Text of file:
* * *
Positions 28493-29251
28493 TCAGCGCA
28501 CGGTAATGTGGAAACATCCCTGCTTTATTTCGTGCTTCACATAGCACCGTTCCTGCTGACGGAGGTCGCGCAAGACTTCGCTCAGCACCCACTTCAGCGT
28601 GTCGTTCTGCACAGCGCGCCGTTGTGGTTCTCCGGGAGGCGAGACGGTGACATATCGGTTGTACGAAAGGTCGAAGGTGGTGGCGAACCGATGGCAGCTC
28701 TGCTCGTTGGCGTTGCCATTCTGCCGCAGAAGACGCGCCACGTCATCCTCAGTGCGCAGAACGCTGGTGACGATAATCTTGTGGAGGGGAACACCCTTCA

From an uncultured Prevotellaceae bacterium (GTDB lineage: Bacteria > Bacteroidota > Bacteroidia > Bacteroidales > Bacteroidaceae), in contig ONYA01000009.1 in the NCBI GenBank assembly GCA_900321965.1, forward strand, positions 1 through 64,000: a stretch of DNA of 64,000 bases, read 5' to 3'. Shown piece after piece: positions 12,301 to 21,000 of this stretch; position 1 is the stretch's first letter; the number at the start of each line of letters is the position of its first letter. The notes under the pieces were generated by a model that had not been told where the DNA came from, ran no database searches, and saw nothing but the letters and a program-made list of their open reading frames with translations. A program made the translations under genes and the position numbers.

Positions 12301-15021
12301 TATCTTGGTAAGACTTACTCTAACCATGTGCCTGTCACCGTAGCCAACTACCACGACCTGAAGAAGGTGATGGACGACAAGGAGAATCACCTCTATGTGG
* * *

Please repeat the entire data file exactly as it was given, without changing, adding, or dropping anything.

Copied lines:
Positions 28493-29251
28493 TCAGCGCA
28501 CGGTAATGTGGAAACATCCCTGCTTTATTTCGTGCTTCACATAGCACCGTTCCTGCTGACGGAGGTCGCGCAAGACTTCGCTCAGCACCCACTTCAGCGT
28601 GTCGTTCTGCACAGCGCGCCGTTGTGGTTCTCCGGGAGGCGAGACGGTGACATATCGGTTGTACGAAAGGTCGAAGGTGGTGGCGAACCGATGGCAGCTC
28701 TGCTCGTTGGCGTTGCCATTCTGCCGCAGAAGACGCGCCACGTCATCCTCAGTGCGCAGAACGCTGGTGACGATAATCTTGTGGAGGGGAACACCCTTCA

From an uncultured Prevotellaceae bacterium (GTDB lineage: Bacteria > Bacteroidota > Bacteroidia > Bacteroidales > Bacteroidaceae), in contig ONYA01000009.1 in the NCBI GenBank assembly GCA_900321965.1, forward strand, positions 1 through 64,000: a stretch of DNA of 64,000 bases, read 5' to 3'. Shown piece after piece: positions 12,301 to 21,000 of this stretch; position 1 is the stretch's first letter; the number at the start of each line of letters is the position of its first letter. The notes under the pieces were generated by a model that had not been told where the DNA came from, ran no database searches, and saw nothing but the letters and a program-made list of their open reading frames with translations. A program made the translations under genes and the position numbers.

Positions 12301-15021
12301 TATCTTGGTAAGACTTACTCTAACCATGTGCCTGTCACCGTAGCCAACTACCACGACCTGAAGAAGGTGATGGACGACAAGGAGAATCACCTCTATGTGG